‘A room can have disorder or stains in it. But this room does not, will not. All is in order, now. Let’s take one last look, one long breath in and out. A room in a story cannot be a haunted room, unless the writer puts the ghosts in there, or the suggestion of ghosts into it.’
Extract from The Inciting Incident
By Helen McClory
Published by 404 Ink
And here is the room: black beams in the ceiling, floor highly polished, baseboards recently washed, the large and handsome bed made up with sheets stretched tightly over the mattress. The eiderdown quilt in white with a red satin stitching, the windows large and with interior shutters pressed against the wall allowing light from outside, allowing too sight of the damp garden, with its large spring-growth yew hedges and drizzle-stained oaks. Off to one side is the writing desk, dainty, it might be said, with a row of books with leather and striped spines held up by their own attainment. A chair is pushed in neatly against the desk, with a blue cushion tied to its seat by blue ribbon in a knot that nothing but a needle could unpick. There are no rugs on the floor, rush or rag or otherwise.
If we talk about the room long enough, then we do not have to talk about it; do not have to discuss what he did (to her – we presume to her), do not have to attempt to parse the motivation behind his actions, murky as that might be as is a silt-laden river driving through low country like the country outside. If we may just indicate the room, and its aspect, layout and furnishings, its position on the third floor of the house, then we do not have to talk about her, expose her bluntly to our scrutinising gaze. We don’t have to move on to record if she survived, or if not. And if she survived, we don’t have to lay judgement on the way she managed this, or anything of how the community magnified and judged her portrayal of her own aftermath, what verdicts they made on her movements before and after the incident – night, no moon – there may be no need for any of those details, though the hunger for them might be irredeemable, now. But here, here is the room.
Here, in this room, let’s be gentle, with our fists at our sides. In this room there is a wardrobe very large against the wall, seeming to conceal a secondary exit perhaps, in dark wood conveying weight enough to be a confessional or a covered sedan chair set at rest with the runners cut off, or any such place that hides a body in dire need to hold itself within an enclosed, darkened space that mutes and shields their activities, their emotions, their body and soul from being an open wound in the open wound of the world. It is perhaps too much to ask us to set aside our needs and visualise only a room, talk around the incident, make its shape obliquely, wring hands or let our eyes glaze over until there is a dog, too, belonging to the house. Something living, at last. Here we can picture as he appears snout-first around the door, a very large wolfhound with no collar and the usual sad expressive eyes like wet coals. Sad demonic eyes.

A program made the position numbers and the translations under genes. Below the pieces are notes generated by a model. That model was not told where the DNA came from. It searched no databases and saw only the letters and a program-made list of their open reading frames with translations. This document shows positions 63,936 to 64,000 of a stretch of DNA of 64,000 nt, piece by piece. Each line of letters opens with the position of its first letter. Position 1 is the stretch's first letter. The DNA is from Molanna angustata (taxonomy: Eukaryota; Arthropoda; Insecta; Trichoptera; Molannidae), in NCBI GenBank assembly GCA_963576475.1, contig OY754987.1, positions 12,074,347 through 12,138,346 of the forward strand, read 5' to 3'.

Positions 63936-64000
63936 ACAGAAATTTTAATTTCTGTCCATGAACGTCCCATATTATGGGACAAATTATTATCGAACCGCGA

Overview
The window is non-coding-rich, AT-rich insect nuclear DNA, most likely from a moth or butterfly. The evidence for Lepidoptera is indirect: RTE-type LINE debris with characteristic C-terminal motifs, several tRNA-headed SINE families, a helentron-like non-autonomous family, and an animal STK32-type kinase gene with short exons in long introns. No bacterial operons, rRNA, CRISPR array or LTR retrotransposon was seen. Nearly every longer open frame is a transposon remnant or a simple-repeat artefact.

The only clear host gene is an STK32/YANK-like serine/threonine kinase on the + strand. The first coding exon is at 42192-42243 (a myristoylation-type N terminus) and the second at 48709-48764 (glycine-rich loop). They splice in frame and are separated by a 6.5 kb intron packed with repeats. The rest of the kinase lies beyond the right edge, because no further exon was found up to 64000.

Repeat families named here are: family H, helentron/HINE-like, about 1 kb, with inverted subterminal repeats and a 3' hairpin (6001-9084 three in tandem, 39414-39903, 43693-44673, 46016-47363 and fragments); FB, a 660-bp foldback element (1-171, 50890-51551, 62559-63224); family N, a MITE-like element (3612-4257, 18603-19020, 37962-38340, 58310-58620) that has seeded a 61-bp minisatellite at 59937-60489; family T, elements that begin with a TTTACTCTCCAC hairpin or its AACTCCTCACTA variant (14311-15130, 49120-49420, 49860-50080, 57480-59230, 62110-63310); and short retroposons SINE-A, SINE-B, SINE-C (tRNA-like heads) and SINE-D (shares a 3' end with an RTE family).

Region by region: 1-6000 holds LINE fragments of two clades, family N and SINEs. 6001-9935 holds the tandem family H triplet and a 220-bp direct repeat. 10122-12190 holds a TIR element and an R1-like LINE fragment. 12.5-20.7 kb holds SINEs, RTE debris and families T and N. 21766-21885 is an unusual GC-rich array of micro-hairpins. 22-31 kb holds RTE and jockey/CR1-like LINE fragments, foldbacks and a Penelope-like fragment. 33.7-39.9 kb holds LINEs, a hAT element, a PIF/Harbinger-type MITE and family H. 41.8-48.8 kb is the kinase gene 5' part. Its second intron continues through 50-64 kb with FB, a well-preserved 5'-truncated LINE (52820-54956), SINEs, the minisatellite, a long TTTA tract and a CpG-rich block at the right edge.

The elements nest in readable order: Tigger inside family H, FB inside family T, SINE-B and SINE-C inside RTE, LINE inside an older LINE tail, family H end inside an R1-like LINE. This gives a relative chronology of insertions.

So now there is in this room, where something happened, at least a dog in it, climbing with his almost human-scaled limbs onto the bed, to inhabit it more fully the way a dog, and only sometimes a person, will do. Be thankful. A dog cannot hate us for our uninspected hungers. There’s an admirablity in the kind of urgency a dog has that is in almost all ways different from our own.
A room can have disorder or stains in it. But this room does not, will not. All is in order, now. Let’s take one last look, one long breath in and out. A room in a story cannot be a haunted room, unless the writer puts the ghosts in there, or the suggestion of ghosts into it. They say the stain reappears. He was haunted the rest of his days. They say there is the reek of smoke around midnight. Everything she ever wrote he burned. There is a white china vase of dried lavender on the desk against the wall. A ghost is the idea of a moral outcome for unjust acts or at least their possibility outwith the usual frames of justice. There might then be the suggestion of the concealing scent of lavender in the still air, or cedar from the wardrobe, but then, there might be nothing. The room has been recently aired, perhaps. The mistress’s imagined dog whines and falls asleep. What have we been given, and what are we desperate, now, to take away? There is a certain mood, but to define it is to put it out. No: a bird flies across the window; there are swifts’ nests tumorous in the eaves. There was a note on the desk, but it has been removed.
Mayhem and Death by Helen McClory is published by 404 Ink and priced £8.99 for the paperback and £4.99 for the e-book.
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